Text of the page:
An optical clock with neutral strontium (Sr) atoms is considered one of the top candidates for the definition of a “new” second. The probabilities have increased considerably, since its frequency will now be determined more accurately (probably by an order of magnitude). Scientists of the Physikalisch-Technische Bundesanstalt (PTB) have laid the foundation for this by measuring the influence of the most important uncertainty factor, namely the ambient temperature. To date, its influence could only be derived theoretically. Their results, which have been published in the latest issue of the scientific journal Physical Review Letters, might well spark interest in geodesy and in fundamental physical research, specifically in the question as to whether fundamental constants are really constant.
Optical clocks are deemed the clocks of the future because they could allow the International System of Units (SI) base unit, the second, which is already the most accurate of all SI base units, to be even more accurate. Its definition would no longer be based on the interaction of microwave radiation with caesium (Cs) atoms. Instead, it would be based on the interaction of optical radiation with Sr or other atoms or ions. But even before the new definition, optical clocks are useful (e.g., in geodesy where they can help determine Earth’s geoid, which is basically, the exact position of “sea level”) and even more accurate. Furthermore, optical clocks provide fundamental physicists with the potential to detect possible changes in the fundamental constants (e.g., the fine-structure constant).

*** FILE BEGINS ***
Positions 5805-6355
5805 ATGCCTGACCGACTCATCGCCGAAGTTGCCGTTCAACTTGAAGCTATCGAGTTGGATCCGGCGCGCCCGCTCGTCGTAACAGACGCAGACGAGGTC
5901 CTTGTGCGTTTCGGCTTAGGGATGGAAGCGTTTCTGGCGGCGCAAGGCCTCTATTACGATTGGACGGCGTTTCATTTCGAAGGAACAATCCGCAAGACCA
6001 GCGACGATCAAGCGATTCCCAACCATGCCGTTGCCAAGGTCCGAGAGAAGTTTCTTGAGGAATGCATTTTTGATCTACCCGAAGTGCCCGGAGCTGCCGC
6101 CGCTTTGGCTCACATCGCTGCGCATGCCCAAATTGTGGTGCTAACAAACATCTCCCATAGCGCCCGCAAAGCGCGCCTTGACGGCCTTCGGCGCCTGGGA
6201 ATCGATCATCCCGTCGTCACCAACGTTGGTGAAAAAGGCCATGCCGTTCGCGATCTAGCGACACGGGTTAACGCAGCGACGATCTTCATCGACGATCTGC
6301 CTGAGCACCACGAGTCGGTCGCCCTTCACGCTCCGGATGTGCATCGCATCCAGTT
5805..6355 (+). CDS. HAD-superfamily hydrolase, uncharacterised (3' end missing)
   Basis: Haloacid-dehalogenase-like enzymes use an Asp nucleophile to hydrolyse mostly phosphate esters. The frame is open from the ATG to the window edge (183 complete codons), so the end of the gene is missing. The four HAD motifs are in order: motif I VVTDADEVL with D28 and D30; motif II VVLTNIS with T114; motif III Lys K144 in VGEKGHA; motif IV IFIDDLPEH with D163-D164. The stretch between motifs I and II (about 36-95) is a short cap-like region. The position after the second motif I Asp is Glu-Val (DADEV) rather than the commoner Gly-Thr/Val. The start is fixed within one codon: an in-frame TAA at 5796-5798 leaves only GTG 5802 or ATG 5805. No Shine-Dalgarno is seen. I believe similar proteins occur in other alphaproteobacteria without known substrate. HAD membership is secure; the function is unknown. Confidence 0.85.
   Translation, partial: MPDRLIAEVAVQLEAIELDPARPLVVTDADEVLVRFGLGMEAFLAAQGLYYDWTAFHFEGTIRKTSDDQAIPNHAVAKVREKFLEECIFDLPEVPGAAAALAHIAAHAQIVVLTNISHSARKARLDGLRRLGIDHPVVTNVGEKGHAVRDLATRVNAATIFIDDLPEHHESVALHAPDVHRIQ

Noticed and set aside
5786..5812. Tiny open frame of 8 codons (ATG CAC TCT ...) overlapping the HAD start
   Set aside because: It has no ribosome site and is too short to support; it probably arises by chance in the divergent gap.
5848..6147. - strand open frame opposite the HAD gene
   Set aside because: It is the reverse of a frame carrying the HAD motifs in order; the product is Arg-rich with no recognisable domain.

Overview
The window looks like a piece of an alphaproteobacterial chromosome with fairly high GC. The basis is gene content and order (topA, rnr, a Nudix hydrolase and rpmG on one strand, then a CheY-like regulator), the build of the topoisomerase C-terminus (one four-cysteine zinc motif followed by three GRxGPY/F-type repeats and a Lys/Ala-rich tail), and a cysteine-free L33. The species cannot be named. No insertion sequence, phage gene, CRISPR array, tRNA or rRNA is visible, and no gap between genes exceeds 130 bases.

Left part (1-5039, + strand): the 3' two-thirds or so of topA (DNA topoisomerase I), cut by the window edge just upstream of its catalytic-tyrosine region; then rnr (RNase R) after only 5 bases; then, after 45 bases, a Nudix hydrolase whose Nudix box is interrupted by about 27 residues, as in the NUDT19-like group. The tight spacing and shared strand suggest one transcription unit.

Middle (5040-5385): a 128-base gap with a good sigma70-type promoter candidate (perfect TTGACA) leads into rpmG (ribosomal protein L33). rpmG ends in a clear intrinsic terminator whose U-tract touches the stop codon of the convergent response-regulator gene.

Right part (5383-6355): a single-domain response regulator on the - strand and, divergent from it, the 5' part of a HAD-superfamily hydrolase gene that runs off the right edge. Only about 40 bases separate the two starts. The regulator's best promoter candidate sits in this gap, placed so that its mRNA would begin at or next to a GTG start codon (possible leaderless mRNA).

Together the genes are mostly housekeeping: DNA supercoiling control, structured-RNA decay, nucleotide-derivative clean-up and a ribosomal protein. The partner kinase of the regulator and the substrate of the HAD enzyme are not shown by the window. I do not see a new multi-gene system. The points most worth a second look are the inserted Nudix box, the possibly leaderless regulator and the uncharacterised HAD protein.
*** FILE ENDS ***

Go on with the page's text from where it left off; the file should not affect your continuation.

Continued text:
Optical clocks are so accurate because optical radiation oscillates extremely fast, considerably faster than microwave radiation, which is currently used in Cs atomic clocks to “produce” the second. The faster the “pendulum” (the oscillating system) of a clock is, the finer the interval of time can, in principle, be broken down and, thus, the more stable and accurate the clock becomes. In an optical Sr clock, a cloud of neutral Sr atoms is cooled down in two steps by means of laser radiation until the atoms finally exhibit a speed of only a few centimetres per second. A so-called “optical lattice” ensures that the atoms are trapped and can virtually no longer move.
Unfortunately, Sr atoms react relatively strongly to changes in the ambient temperature; their atomic levels are then shifted energetically, which causes the clock to become inaccurate. This is the highest contribution to the uncertainty of this clock and PTB scientists have now succeeded in measuring it for the first time.
Photo: View of the ultra-high vacuum chamber where strontium atoms are cooled and stored. The blue fluorescent light in the upper third of the window is a cloud of cold strontium atoms (the drop-shaped formation below the blue fluorescent atom beam in the upper part of the vacuum window). (Credit: PTB)